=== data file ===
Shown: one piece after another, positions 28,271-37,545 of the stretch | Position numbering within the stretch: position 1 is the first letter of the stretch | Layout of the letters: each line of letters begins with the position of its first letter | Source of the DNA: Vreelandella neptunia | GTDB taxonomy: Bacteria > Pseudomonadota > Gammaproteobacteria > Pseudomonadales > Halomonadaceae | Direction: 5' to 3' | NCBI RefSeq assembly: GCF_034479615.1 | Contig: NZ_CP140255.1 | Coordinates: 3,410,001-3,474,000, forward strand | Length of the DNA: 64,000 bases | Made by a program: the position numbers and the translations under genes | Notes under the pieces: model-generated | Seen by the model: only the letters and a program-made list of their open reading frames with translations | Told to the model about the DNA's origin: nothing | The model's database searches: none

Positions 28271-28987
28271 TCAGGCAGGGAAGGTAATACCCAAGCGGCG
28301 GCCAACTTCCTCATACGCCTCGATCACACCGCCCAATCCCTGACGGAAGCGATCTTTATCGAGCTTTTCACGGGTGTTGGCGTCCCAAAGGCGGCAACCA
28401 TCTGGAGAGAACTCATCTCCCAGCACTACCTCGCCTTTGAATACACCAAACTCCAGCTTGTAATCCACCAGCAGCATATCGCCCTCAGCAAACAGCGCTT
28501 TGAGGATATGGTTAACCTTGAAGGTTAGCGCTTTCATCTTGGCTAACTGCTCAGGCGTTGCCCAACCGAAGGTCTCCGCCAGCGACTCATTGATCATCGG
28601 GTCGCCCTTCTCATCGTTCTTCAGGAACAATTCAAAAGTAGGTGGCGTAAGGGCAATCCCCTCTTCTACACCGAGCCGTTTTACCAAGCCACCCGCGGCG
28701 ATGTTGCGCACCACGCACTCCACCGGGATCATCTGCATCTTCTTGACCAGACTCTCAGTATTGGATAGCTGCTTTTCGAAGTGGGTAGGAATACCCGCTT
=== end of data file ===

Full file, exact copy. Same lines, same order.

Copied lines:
Shown: one piece after another, positions 28,271-37,545 of the stretch | Position numbering within the stretch: position 1 is the first letter of the stretch | Layout of the letters: each line of letters begins with the position of its first letter | Source of the DNA: Vreelandella neptunia | GTDB taxonomy: Bacteria > Pseudomonadota > Gammaproteobacteria > Pseudomonadales > Halomonadaceae | Direction: 5' to 3' | NCBI RefSeq assembly: GCF_034479615.1 | Contig: NZ_CP140255.1 | Coordinates: 3,410,001-3,474,000, forward strand | Length of the DNA: 64,000 bases | Made by a program: the position numbers and the translations under genes | Notes under the pieces: model-generated | Seen by the model: only the letters and a program-made list of their open reading frames with translations | Told to the model about the DNA's origin: nothing | The model's database searches: none

Positions 28271-28987
28271 TCAGGCAGGGAAGGTAATACCCAAGCGGCG
28301 GCCAACTTCCTCATACGCCTCGATCACACCGCCCAATCCCTGACGGAAGCGATCTTTATCGAGCTTTTCACGGGTGTTGGCGTCCCAAAGGCGGCAACCA
28401 TCTGGAGAGAACTCATCTCCCAGCACTACCTCGCCTTTGAATACACCAAACTCCAGCTTGTAATCCACCAGCAGCATATCGCCCTCAGCAAACAGCGCTT
28501 TGAGGATATGGTTAACCTTGAAGGTTAGCGCTTTCATCTTGGCTAACTGCTCAGGCGTTGCCCAACCGAAGGTCTCCGCCAGCGACTCATTGATCATCGG
28601 GTCGCCCTTCTCATCGTTCTTCAGGAACAATTCAAAAGTAGGTGGCGTAAGGGCAATCCCCTCTTCTACACCGAGCCGTTTTACCAAGCCACCCGCGGCG
28701 ATGTTGCGCACCACGCACTCCACCGGGATCATCTGCATCTTCTTGACCAGACTCTCAGTATTGGATAGCTGCTTTTCGAAGTGGGTAGGAATACCCGCTT